An End of An Affair | Mark Goodwin

Since the age of ten I’ve had an intimate relationship with Ordnance Survey 1: 25 000 maps. Recently that relationship, one of desire and trust rooted in imaginative and perceived landscapes, has been put under considerable strain. I suppose ‘desire’ and ‘trust’ were never going to make good bedfellows in the first place, and I now know that I was being fooled, or perhaps it was even I who was doing the fooling.

As a young map-reader I fell in love; fell into imagined landscapes. And I trusted that what was being represented on paper was what I was walking on and amongst. Over the years, getting to know Ordrey better, I’ve come to realise (or is that imagine?) that like any identity, she (or he?) was far more complex and secretive than I had first assumed. But, there was consistency: Ordrey’s surface (in places pretty and delicate and in others incisive and masculine) always displayed layered fields of depth on one plane utilising constant symbols. You knew where you were with Ordrey, or at least the Ordrey I used to know.

Before I go on to divulge my grievance, to set down my complaint utilising alphabetic symbolism, before I finally crystallise my loss, I hope the reader, the wanderer, will indulge my reminiscing just one more time.

The connection between poetry and maps is almost obvious, because it is ‘natural’ to metaphorical minds. There has been much written and spoken about this link to the ‘almost obvious’, to the ‘hidden unhidden’. For example, the French-Welsh postmodern poet-philosopher Gene Llaudribard has written extensively on the subject in The Kitten A Cat Copied (Le Chaton un Cat copiés, Llanberris, 1969); perhaps her most famous, and possibly over-quoted epigram goes thus: Simulation n’est pas différente de la simulation; c’est exactement la même chose comme quelque chose de différent. (Simulation is no different to simulation; it is exactly the same as anything different.) Poems and maps are the same things and are as different to each other as the differences they represent. Ordrey’s version of Snowden is Snowden (o yes it is!) despite actually being the (a) Snowden that is only as high as the thickness of the paper Ordnance Survey choose to print upon (plus the thickness of the ink!).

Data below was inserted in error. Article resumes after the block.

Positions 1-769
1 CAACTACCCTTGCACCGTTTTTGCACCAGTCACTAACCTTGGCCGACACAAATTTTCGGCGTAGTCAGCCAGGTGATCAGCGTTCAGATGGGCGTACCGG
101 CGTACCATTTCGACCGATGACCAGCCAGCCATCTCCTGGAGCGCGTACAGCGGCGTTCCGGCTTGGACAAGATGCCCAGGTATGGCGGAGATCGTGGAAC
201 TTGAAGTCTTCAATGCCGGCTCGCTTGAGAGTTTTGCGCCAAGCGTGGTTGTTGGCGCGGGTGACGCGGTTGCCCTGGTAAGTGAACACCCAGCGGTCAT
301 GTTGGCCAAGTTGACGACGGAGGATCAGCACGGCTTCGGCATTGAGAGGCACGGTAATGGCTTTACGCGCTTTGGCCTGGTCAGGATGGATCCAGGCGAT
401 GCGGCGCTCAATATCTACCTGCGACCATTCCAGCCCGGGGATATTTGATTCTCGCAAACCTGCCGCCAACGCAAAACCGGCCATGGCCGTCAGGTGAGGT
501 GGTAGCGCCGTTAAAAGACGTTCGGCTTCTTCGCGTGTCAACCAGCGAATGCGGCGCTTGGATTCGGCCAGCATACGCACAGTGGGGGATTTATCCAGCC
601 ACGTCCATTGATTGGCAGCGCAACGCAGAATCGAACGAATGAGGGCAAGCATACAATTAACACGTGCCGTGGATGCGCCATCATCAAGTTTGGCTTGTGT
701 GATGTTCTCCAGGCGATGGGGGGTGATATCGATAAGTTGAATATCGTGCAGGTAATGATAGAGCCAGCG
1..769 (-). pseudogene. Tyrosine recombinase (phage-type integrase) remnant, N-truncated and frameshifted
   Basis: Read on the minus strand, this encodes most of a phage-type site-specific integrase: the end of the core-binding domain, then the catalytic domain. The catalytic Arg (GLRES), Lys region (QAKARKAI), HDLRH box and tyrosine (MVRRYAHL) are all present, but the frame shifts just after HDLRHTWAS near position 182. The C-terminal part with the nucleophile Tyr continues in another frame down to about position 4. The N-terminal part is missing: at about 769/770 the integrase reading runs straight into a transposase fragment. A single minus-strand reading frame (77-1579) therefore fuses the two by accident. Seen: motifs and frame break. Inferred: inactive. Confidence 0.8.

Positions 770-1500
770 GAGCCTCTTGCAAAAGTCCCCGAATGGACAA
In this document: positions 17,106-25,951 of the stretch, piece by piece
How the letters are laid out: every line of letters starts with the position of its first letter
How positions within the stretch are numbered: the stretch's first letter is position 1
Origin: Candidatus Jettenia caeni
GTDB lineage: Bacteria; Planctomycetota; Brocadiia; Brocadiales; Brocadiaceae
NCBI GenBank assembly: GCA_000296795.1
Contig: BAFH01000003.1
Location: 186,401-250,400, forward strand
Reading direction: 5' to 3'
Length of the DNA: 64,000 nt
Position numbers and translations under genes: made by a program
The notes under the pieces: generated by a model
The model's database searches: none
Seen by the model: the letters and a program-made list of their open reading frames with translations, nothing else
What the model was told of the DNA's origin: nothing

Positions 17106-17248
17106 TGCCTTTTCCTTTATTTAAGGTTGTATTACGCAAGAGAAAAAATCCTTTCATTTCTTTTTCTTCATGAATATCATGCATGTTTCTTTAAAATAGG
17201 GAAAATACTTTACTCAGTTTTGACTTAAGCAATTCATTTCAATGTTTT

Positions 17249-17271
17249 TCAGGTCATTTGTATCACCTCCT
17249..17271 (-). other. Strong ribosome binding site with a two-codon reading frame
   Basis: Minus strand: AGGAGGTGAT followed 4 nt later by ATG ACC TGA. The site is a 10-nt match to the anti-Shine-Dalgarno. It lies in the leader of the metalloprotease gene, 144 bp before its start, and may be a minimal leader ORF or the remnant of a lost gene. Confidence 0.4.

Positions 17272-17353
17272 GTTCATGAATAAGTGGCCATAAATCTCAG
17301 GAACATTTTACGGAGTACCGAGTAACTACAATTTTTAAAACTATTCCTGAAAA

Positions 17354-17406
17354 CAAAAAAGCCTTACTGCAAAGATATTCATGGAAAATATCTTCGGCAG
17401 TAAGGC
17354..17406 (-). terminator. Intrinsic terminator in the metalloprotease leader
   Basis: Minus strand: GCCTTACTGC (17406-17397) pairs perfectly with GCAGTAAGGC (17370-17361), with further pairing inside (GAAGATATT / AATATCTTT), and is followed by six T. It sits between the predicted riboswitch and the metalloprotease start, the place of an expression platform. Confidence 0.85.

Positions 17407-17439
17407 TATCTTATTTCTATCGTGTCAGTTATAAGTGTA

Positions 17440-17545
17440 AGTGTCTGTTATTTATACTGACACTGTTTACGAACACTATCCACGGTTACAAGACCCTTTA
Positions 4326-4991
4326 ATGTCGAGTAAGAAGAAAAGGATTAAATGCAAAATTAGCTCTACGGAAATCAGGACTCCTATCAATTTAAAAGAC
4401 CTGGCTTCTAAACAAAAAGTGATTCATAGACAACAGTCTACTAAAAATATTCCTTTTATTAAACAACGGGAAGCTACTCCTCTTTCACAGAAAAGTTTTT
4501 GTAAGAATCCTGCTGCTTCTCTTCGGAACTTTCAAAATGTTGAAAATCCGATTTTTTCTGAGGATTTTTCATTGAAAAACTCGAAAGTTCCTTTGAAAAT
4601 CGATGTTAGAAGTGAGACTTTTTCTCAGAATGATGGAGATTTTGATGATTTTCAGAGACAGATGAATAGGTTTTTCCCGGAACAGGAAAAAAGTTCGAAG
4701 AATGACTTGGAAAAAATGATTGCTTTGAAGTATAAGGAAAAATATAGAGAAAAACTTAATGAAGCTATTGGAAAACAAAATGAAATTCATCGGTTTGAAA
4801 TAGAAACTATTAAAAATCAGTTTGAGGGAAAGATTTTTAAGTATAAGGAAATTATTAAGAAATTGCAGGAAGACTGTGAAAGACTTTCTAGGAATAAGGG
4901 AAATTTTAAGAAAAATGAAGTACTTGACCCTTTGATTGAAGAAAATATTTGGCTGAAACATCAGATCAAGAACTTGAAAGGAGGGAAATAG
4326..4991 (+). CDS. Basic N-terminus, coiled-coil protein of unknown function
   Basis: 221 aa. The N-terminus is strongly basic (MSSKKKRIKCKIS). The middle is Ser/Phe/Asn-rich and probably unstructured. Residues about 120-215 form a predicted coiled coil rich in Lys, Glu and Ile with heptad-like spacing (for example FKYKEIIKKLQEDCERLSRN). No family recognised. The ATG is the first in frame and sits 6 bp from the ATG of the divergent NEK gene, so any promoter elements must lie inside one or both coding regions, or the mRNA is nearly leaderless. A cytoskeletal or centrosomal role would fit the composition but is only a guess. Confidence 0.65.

But I digress, as it so easy to do when pouring [sic] over a map (rain has to be taken account of in British uplands) – one can be one minute planning a walk in mountainous country, paying close attention to timing and height gained, to measuring bearings to walk along should the weather become inclement, and then suddenly in the next minute, without one even realising it (knowing it, perceiving it?), one is pondering the imagined presence of an old quarry one has never visited before, but has suddenly noticed as a pretty frill of craggy black ink. So, I will cease my digression, I will return to my promised reminiscence, to one of the good times Ordrey and I shared, that we created together, before things (possibly real things) turned sour.

Mountainous country changes rapidly, depending on the season or the weather. Paths can be washed away, or they can be shrouded in mist or darkness. So, how beautiful to enter a realm of special presence with Ordrey – one of pacing along bearings whilst noting one’s walking speed according to Naismith, whilst determining aspects of slopes, and all whilst not caring that one could not see where one was going, due to fog or darkness or even both. There was never any groping with Ordrey, everything was done through skilful grace. Just like that time in my early twenties, descending from Fairfield, in the English Lake District, one inclement April night:

Do you remember, Ordrey, how you held my hand all that dark, windy wet descent? And do you remember what reassured me the most? Yes, it was the ground, the very ground you imagined on paper and I felt beneath my feet. Each step. And yes, you know how stable a foundation the ground is, how deep it goes below all of us. And Ordrey, what is it that builds such deep foundation? Yes, Ordrey, yes – it is bedrock! And you remember how we both loved the outcrops, the crags, the architecture of rock exposed to the sky, the bones of a world poking through its skin … Ordrey, it was always so thick and blackly printed upon your skin, the crags would stand out in an instant of gazing upon you, they would not hide. They would not hide!

And so to my complaint. When I first met Ordnance Survey 1:25 000 maps (back in the 20th Century) the rock features were clearly printed in solid black ink, but since around 2009/2010 these features have been faded. Crags are now faintly represented through dot-matrix grey-scale. I am at a loss.

Mark Goodwin

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